wisdomfromthesisterhood

The Sisterhood is a place to bring your cup of coffee to. Heck, bring the whole pot :). Sit down, relax, and fall in for a while. No divas or meanies allowed. It's about boy brain, kiddos, food, one crazy labrador, autism and a cat in recovery from a back tire incident. Oh the places you'll go :)

The Secret That Moms Keep

Over the years, things jump out at you.

At inopportune times when you are not expecting it, you hear things, you learn things, you see things.  Sometimes the lessons warm you, teach you, and make you a better person but, there are the other times, when the lesson shows you who you don’t want to be.  These are the lessons that chill you.  After parenting for fifteen years, short by some standards and long by others, there are things you become aware of.  This is one of those sad secrets that has surprised me and it is one I have not been pleased to learn.  It did not better me.  If it did anything, it broke my heart and saddened me for the young girls who have to endure it.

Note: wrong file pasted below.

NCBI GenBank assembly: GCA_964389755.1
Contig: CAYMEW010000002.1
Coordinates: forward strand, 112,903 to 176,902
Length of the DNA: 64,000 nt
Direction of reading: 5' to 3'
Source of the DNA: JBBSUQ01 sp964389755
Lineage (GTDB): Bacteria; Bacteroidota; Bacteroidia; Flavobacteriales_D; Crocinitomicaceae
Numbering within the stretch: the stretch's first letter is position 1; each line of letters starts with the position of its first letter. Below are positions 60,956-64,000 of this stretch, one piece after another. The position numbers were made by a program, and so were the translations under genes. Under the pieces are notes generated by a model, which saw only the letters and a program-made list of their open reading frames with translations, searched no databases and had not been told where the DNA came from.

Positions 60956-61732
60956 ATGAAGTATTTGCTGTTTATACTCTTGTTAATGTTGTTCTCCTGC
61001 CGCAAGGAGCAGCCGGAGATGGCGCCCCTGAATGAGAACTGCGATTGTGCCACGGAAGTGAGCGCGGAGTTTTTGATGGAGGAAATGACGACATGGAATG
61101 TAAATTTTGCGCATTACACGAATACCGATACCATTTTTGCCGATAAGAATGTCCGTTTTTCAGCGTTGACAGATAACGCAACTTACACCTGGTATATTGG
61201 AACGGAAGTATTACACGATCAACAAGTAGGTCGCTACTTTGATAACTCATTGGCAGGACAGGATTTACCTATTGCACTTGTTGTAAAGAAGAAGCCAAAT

It’s no secret that mothers and daughters fight.   I know you know that.  I know this is not rocket science but there is a secret that lives within the fight.  The part that has shocked me is finding out why mothers and daughters fight.  I don’t believe for a minute that the fighting is inevitable.  I have my two boy brains in my life but I also have my girl and she is my oldest.  This girl also happens to be experiencing the dreaded fifteenth year so, as life goes, we should be smack dab in the thick of the mucky stuff.  We should be mired down in the muck, slinging screams and shoveling insults.  Shouldn’t we?  That is what is supposed to happen, right?